– Paragraph 1 and Items 1, 2, 3, 4, 5, 6, 7, 8, 11, 12, 13, 14 of Paragraph 2 of Article 20 of the same law are not in conflict with Paragraph 1 of Article 7, Paragraph 3 of Article 40, Paragraphs 1 and 2 of Article 107 of the Constitution and the constitutional principle of a state under the rule of law;

– Paragraphs 3 and 9 of Article 20 of the same law are not in conflict with Paragraph 1 of Article 7, Paragraph 3 of Article 40, Paragraphs 1 and 2 of Article 107 of the Constitution and the constitutional principle of a state under the rule of law;

– Paragraph 1 and Items 8, 9, 10, 11, 12, 13 of Paragraph 2 of Article 21 of the same law are not in conflict with Paragraph 1 of Article 7, Paragraph 3 of Article 40, Paragraphs 1 and 2 of Article 107 of the Constitution and the constitutional principle of a state under the rule of law;

– Items 5, 7, 8, 9 of Paragraph 2 of Article 22 of the same law are not in conflict with Paragraph 1 of Article 7, Paragraph 3 of Article 40, Paragraphs 1 and 2 of Article 107 of the Constitution and the constitutional principle of a state under the rule of law;

– Paragraph 3 of Article 22 of the same law is not in conflict with Paragraph 1 of Article 7, Paragraph 3 of Article 40, Paragraphs 1 and 2 of Article 107 of the Constitution and the constitutional principle of a state under the rule of law;

– Paragraph 9 of Article 22 of the same law is not in conflict with Paragraph 1 of Article 7, Paragraph 3 of Article 40, Paragraphs 1 and 2 of Article 107 of the Constitution and the constitutional principle of a state under the rule of law;

– Paragraph 7 of Article 70 of the same law is not in conflict with Paragraph 1 of Article 7, Paragraph 3 of Article 41 of the Constitution and the constitutional principle of a state under the rule of law;

– “the note on the application of the provisions of Paragraph 7 of Article 70 of the same law to persons whose studies of the first cycle or integrated studies are funded by the state and who were accepted to schools of higher education prior to the entry into force of this law is not in conflict with Paragraph 1 of Article 7, Paragraph 3 of Article 41 of the Constitution and the constitutional principle of a state under the rule of law”.

The Constitutional Court

holds that:

I

  1. A group of Members of the Seimas, the petitioner, requests investigation into whether inter alia Paragraph 4 of Article 7, Paragraph 3 of Article 12 and Paragraph 3 of Article 20 of the Law on Science and Studies are not in conflict with Paragraph 3 of Article 40 of the Constitution and the constitutional principle of a state under the rule of law.

Paragraph 4 (wording of 24 April 2012) of Article 7 of the Law on Science and Studies prescribes: “Accountability of a school of higher education shall also be carried out through the supervision comprising the monitoring of access to and quality of education and science, provision of consultation to schools of higher education, institutions implementing the policies regarding schools of higher education, science and studies, carrying-out of preventive measures, evaluation and accreditation of schools of higher education, application of sanctions, promotion of improvement of educational and scientific activity quality as well as other measures provided for by laws. The Ministry of Education and Science as well as other institutions and establishments authorised by laws and other legal acts shall exercise state supervision of activities of schools of higher education in accordance with the procedure laid down by the Government.”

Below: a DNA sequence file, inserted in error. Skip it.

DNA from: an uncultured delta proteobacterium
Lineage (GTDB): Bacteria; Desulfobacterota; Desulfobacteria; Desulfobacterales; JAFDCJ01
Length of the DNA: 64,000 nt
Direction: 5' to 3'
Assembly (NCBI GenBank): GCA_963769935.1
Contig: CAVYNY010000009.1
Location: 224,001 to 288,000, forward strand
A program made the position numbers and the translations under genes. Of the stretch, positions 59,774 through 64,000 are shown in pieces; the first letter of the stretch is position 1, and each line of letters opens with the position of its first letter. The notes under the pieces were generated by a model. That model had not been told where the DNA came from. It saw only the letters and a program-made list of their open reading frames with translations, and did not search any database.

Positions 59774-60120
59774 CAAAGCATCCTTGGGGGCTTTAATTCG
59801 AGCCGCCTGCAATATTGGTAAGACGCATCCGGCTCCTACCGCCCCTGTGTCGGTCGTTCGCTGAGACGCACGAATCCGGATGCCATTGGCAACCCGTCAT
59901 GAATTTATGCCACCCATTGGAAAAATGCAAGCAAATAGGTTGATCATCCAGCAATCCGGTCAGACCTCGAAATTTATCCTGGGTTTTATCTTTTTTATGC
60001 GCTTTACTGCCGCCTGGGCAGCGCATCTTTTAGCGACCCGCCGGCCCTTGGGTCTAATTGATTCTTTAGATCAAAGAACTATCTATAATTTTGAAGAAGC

Paragraph 3 (wording of 24 April 2012) of Article 12 of the Law on Science and Studies prescribes: “The Council of Higher Education shall be an expert institution on issues of higher education development. The Council of Higher Education shall be set up and function according to the regulations approved by the Government.”

Paragraph 3 (wording of 24 April 2012) of Article 20 of the Law on Science and Studies prescribes: “The council of a school of higher education shall consist of 9 or 11 members. The statute of the school of higher education shall set an exact number of the council members. One member of the council shall be appointed by the representation of students in accordance with the procedure laid down by it, and in the absence of such—by a general meeting (conference) of students; other members of the academic community shall, in accordance with the procedure laid down by the school of higher education, appoint respectively not more than 4 or 5 members. 4 or 5 members respectively, who do not belong to the staff and students of the school of higher education, shall be selected, appointed and recalled in accordance with the procedure laid down by the senate (academic council), with one member from them being selected, appointed and recalled in accordance with the procedure laid down by the representation of students. These 4 or 5 members shall be selected through open competition and appointed upon the evaluation of the assessment of the candidates, carried out by the Council of Higher Education. The composition of the council shall be publicly announced by the chairman of the senate (academic council).”